Gothic skyscrapers are being rehabilitated
from empty shells into loft apartments
and hip hotels. One of the newest to open,
the Aloft Detroit, in the 19-storey David
Whitney Building, boasting a spectacular
four-floor atrium, has given a second life
to what was one of the pillars of the city’s
Everywhere you turn there are signs of
a new wave of optimism. In the window
of the Guardian Building, a neon sign
reads “Nothing Stops Detroit ”. O ver
in Corktown, hip 20-somethings cycle
by in Detroit vs Everybody hoodies.
(The clothing label started by a young
entrepreneur was turned into a hip-
hop anthem by Detroit’s favourite son,
Eminem.) The buoyant mood has even
filtered down to the billboards. One for
T-Mobile reads, “A Strong City Needs a
Strong Data Network”.
In that most enduring of American
dreams, Detroit has become the land of
opportunity. Low rents, vacant properties
and a can-do attitude are transforming
a city from the brink of bankruptcy into
a hotbed of innovation and off-the-grid
thinking. It has become a magnet for
entrepreneurs and boasts the highest
concentration of commercial and
industrial designers in the United States.
The occupancy rate for property in the city
centre and Midtown is 98%.
The Saturday morning market at Eastern
Market, 1.5km north of the central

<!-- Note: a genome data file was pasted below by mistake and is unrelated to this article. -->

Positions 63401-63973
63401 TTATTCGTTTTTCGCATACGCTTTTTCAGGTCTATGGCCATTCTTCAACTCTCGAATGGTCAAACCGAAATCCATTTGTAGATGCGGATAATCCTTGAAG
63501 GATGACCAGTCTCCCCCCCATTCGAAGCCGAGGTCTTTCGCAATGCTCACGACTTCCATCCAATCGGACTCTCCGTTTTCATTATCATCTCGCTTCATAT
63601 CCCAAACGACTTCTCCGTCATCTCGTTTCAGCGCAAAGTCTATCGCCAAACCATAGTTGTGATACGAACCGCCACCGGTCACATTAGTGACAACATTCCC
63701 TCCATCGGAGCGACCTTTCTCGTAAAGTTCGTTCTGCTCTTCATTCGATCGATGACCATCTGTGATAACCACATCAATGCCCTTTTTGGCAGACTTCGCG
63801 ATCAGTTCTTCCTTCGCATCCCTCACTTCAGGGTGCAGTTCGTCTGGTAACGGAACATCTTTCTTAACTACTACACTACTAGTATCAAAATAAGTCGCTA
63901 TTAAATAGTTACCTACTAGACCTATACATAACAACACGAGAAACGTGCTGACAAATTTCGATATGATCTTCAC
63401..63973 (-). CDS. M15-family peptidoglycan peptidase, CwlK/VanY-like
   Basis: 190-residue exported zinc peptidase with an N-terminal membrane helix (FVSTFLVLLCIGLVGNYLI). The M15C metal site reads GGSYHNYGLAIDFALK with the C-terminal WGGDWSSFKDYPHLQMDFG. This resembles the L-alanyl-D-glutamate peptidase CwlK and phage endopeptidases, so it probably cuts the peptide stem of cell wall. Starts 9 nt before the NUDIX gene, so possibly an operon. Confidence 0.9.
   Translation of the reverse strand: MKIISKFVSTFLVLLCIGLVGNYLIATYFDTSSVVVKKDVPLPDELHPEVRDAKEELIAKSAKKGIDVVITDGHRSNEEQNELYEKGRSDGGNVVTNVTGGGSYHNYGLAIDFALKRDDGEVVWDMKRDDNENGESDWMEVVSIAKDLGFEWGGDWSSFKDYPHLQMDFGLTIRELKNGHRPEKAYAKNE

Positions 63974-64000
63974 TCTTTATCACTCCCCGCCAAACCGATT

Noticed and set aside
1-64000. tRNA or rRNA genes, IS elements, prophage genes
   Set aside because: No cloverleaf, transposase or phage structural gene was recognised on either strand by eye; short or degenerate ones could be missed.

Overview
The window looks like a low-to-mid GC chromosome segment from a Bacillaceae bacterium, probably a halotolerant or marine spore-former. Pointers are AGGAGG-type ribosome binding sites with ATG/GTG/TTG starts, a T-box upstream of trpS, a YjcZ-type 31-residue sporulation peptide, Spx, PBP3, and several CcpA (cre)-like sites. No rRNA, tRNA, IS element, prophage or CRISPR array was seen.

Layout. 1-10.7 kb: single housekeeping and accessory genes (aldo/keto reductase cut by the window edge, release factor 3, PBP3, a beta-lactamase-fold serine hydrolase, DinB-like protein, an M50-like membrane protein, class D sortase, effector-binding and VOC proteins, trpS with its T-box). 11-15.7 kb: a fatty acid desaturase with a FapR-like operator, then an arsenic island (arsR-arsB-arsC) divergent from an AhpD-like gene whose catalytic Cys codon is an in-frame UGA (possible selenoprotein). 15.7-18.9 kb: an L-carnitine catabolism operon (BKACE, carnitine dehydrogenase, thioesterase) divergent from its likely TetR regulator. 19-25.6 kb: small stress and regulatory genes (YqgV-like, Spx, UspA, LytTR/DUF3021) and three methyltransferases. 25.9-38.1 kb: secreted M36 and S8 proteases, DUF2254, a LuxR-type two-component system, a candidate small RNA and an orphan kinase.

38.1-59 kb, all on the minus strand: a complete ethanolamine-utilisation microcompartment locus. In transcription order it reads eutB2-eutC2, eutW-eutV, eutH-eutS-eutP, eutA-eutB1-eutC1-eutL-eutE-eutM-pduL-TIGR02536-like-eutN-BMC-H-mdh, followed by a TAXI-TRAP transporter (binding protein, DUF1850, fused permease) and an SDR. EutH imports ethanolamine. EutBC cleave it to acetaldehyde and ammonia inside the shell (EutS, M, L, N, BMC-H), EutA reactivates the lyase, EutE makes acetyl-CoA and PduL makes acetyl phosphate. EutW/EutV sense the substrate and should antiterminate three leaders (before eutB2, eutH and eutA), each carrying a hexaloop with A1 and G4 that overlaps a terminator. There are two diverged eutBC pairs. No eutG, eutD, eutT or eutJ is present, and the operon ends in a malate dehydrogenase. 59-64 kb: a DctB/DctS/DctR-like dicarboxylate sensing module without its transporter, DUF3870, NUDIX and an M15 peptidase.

business district, amid graffiti-covered
meat warehouses, is the most obvious sign
of the city’s reinvigorated mojo.
Teeming with Detroiters and
suburbanites of all races and ethnicities,
this historic market stretches across five
‘sheds’. Two of them contain the farmers’
market, where spry and ruddy-faced food
producers sell everything from Michigan-
grown heirloom tomatoes to Detroit
Bold coffee. Another shed is an avenue of
blooming flowers and perennials.
Food trucks line up along Russell Street
ser ving mac and cheese, while outside
Bert ’s Market Place, a soul food restaurant
and music venue, ribs covered in smoky
sauce are gently cooking over hot coals.
Dotted around the market, Victorian
storefront buildings have been taken
over by galleries, delis, c lothes shops and
restaurants. Elsewhere, the Downtown
Detroit Bike Shop feeds the growing
enthusiasm for cycling, no minor
achievement in the birthplace of the
modern motor car.
Hand in hand with the renaissance of
Eastern Market has been the explosion
of a home-grown urban agriculture
movement. With as much as 30% of the
city’s 360 square kilometres left vacant at
one stage, urban and community gardens
have been cropping up all over the city.